“People may scream at me for saying this, but net neutrality is one of America’s longest and now most pointless fights over technology.” So argues the New York Times “On Tech” newsletter author Shira Ovide, calling the debate “a distraction for our elected leaders and corporations when there are more pressing issues.”
Ovide also shares their discussion with Times technology and regulatory policy reporter Cecila Kang:
Kang: You can see the appeal of rules that make sure internet providers don’t stall web traffic unless it’s from their preferred business partners or their own streaming services. However, the debate feels much less urgent now that we’re talking about threats of online disinformation about vaccine deployment and elections. The net neutrality debate focused on internet service providers as powerful gatekeepers of internet information. That term now seems better applied to Facebook, Google and Amazon….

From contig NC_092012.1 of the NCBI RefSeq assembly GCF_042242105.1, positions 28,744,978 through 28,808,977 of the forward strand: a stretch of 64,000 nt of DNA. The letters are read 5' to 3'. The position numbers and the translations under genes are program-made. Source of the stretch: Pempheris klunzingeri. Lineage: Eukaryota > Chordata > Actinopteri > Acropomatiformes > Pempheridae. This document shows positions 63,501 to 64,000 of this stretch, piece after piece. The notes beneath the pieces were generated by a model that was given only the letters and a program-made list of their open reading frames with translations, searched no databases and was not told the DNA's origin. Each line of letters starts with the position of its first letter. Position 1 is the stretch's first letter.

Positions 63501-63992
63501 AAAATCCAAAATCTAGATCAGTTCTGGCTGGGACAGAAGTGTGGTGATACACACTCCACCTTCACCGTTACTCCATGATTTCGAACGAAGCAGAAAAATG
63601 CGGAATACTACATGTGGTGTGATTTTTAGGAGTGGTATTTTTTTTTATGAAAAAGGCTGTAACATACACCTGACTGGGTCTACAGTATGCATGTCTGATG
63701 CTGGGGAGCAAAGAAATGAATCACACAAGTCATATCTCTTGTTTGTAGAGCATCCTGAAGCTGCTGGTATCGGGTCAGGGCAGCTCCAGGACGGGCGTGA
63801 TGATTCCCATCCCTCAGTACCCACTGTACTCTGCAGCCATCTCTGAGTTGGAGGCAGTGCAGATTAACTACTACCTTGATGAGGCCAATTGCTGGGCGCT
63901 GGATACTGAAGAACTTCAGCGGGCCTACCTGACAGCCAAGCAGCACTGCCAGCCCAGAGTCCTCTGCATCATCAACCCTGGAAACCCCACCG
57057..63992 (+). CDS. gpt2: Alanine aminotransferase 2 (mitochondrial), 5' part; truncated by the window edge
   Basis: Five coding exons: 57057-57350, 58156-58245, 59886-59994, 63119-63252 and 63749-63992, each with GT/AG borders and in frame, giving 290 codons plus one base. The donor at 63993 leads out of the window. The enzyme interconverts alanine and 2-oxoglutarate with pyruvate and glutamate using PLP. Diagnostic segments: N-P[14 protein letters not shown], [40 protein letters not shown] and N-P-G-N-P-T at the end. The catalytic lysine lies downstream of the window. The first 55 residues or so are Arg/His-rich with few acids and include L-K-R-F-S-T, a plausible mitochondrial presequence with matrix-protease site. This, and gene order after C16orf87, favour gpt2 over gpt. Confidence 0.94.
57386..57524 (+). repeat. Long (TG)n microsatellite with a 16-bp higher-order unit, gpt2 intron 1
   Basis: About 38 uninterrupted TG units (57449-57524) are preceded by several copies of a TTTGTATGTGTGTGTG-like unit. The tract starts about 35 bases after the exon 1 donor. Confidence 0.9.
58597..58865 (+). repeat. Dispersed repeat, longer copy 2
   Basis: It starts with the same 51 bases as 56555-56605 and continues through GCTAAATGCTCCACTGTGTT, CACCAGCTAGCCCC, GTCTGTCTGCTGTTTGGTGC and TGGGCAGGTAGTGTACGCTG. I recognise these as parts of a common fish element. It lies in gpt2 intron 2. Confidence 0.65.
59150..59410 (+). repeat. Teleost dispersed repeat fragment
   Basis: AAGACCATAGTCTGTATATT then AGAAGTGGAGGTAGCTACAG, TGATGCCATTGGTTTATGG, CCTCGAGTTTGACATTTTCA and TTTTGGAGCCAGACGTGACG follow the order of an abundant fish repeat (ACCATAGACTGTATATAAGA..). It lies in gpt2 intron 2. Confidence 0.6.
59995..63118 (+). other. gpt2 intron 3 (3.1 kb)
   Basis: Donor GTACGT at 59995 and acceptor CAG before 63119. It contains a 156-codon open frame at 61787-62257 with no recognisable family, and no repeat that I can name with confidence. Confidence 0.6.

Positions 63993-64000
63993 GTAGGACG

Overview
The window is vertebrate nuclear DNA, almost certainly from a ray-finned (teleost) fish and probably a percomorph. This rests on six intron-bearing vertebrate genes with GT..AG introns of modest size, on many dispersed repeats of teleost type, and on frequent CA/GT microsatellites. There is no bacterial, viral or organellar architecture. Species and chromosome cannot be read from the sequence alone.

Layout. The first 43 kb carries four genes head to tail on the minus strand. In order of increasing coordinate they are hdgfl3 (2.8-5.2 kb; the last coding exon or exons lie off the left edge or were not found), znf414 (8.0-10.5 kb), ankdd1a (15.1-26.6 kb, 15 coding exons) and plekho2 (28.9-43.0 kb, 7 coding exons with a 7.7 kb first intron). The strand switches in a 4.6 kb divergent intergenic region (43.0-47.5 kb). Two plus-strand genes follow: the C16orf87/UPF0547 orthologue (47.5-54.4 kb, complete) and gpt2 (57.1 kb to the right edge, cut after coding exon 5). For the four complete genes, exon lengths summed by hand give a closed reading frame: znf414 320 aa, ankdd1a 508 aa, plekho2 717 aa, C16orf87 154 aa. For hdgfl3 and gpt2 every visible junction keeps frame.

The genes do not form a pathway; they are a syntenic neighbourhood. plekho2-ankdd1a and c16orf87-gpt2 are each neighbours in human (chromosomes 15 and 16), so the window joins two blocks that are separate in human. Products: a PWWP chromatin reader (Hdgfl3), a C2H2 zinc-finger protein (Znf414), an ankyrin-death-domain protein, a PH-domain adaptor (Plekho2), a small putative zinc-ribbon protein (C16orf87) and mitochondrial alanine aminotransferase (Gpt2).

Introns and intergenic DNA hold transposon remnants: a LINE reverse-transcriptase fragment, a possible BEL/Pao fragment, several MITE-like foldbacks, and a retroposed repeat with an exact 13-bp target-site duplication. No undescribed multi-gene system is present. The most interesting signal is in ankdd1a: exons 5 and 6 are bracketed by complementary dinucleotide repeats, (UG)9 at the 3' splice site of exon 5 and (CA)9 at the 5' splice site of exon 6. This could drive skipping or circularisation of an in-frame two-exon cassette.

Ovide: Internet providers, public interest groups, some tech companies and a bunch of our elected leaders have been screaming holy war about an issue for 13 years without a resolution. Can they reach a middle ground and we’ll all move on?
Kang: There probably isn’t much of a middle ground. There are either net neutrality rules or there aren’t. And the internet service providers see net neutrality as a slippery slope that leads to broader regulation of high-speed internet services or government-imposed limits on prices they can charge. They will fight any regulation. And that’s true, too, of the lobbyists who are hired to argue against anything.